Limited Laws Make Stable Societies
Once again, I have returned to my classroom (and, perhaps, my semi-legitimate excuse for a delayed post), now into my third year of teaching. As always, my freshman economics course has begun with a reading of Frederic Bastiat's The Law, his seminal work on the nature of law and its appropriate jurisdiction. While I have done a brief summary of this book before, it is that very jurisdiction I would like to touch on today.
To reiterate the main points of my summary, Bastiat, who wrote The Law in late 1840s France, outlined a very limited role of government. He, like our Founding Fathers, deduced that we have natural rights to life, liberty, property, and the consequential right to defend these rights. This, however, was the full extent of what he considered solid, inalienable rights. He considered, like the Founders did, these rights as negative. That is, rights to have something not have something happen. A right to life, liberty, and property means that we have a right not to be killed unjustly, imprisoned unjustly, or have our property taken unjustly. It does not mean that we are given these things by someone, especially property. We are entitled to nothing except to maintain these rights.
Like so many before him, Bastiat states that in our individual weakness, man often comes together to join forces for the purpose of more properly defending these rights. The people in the society create laws to protect their rights, but from where is the source of the law and its power? But of course, from the individuals themselves. That is to say, the law is only a collective force of individual power. Namely, the law is the collective force of self-defense. It's only goal is to protect rights. It may not morally compel people to do anything, but only to prevent people from doing bad things.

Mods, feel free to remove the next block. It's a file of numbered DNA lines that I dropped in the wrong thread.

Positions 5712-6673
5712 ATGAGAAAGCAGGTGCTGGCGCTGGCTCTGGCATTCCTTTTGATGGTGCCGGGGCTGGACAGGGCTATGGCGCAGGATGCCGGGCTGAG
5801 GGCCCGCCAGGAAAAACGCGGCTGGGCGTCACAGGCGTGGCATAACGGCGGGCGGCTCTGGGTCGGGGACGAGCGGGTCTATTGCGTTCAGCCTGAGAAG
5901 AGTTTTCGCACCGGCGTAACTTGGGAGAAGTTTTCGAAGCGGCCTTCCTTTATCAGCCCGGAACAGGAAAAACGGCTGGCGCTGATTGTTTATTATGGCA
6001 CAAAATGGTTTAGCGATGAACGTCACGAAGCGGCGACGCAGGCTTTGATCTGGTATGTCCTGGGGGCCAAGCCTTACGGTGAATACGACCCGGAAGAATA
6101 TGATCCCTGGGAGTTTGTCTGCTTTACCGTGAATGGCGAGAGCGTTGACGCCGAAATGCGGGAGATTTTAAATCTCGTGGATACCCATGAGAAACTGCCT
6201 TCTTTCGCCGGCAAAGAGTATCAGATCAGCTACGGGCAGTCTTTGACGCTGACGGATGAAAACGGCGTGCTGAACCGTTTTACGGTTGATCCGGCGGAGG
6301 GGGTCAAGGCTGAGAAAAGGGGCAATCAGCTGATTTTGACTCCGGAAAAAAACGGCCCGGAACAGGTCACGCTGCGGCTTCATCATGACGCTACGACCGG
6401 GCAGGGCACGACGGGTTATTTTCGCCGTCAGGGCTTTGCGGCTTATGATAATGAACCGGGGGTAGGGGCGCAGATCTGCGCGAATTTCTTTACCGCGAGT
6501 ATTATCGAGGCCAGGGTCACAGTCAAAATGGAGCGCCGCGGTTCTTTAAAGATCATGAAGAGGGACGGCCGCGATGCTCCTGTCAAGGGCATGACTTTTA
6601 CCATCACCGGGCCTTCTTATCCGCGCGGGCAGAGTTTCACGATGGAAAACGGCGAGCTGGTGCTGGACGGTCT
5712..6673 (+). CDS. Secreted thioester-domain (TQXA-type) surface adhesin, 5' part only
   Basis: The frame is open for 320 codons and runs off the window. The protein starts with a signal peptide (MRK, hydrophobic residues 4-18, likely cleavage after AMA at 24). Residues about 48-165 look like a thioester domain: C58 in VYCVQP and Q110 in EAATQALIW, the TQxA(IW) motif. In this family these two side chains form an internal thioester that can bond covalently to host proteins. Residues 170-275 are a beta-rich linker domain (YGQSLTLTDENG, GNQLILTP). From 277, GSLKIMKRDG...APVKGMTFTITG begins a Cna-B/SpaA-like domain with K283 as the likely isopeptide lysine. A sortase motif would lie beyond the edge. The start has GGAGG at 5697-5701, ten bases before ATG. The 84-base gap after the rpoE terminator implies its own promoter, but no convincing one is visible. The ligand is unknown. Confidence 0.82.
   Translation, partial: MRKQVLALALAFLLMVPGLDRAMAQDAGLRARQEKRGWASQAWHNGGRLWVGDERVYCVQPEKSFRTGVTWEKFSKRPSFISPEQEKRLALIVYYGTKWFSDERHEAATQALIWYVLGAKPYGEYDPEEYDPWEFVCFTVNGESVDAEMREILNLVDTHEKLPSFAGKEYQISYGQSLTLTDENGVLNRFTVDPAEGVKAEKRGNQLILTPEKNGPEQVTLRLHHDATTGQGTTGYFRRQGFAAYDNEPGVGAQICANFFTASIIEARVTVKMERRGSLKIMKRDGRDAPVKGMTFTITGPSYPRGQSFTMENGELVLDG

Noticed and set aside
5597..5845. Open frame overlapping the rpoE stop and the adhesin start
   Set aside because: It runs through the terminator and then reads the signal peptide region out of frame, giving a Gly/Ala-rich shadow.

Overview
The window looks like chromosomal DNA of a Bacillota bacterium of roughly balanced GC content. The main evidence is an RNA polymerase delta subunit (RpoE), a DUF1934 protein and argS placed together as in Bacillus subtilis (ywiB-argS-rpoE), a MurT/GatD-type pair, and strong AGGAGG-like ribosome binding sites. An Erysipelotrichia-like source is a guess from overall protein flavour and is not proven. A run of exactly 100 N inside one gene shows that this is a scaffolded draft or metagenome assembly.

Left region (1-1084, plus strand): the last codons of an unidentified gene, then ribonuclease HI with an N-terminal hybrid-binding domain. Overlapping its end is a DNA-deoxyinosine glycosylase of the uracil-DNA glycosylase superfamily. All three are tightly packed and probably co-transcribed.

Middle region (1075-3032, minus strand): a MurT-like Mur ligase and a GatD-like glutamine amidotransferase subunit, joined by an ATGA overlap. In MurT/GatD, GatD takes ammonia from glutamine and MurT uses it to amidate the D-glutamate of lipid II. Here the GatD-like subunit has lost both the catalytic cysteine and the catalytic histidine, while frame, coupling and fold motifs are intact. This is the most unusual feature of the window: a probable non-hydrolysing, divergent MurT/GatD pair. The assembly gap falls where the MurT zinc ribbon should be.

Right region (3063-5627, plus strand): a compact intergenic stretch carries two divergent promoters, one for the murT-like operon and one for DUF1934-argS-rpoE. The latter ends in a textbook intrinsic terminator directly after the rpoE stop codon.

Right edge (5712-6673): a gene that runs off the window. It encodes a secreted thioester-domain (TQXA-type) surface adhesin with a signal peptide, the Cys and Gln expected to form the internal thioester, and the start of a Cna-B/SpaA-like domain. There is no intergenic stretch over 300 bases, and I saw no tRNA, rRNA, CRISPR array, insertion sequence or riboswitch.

The First Consequence of Perverted Law
The law becomes perverted when it is used for the purposes of stupid greed (here he coins the term "legal plunder/theft") and false philanthropy (coerced and false fraternity). There are two major consequences of such perversion. The first is that people lose their distinction between justice and injustice. Specifically, between what is lawful and what is moral. (Note: By moral, I mean the protection and respect for natural rights, not any one religious creed or cultural ethos.) The essence of the law is to protect justice, to ensure it is found everywhere. It is only natural, then, that citizens would closely associate the law with justice, with what is moral. In fact, this is such a strong disposition that when the law is perverted, people make the mistake that what is lawful is just. If something is legal, it must be acceptable. We can obviously refute this when it comes to such horrors as murder and slavery, but what happens when it has been ingrained in our societal memory that we accept legal theft as moral?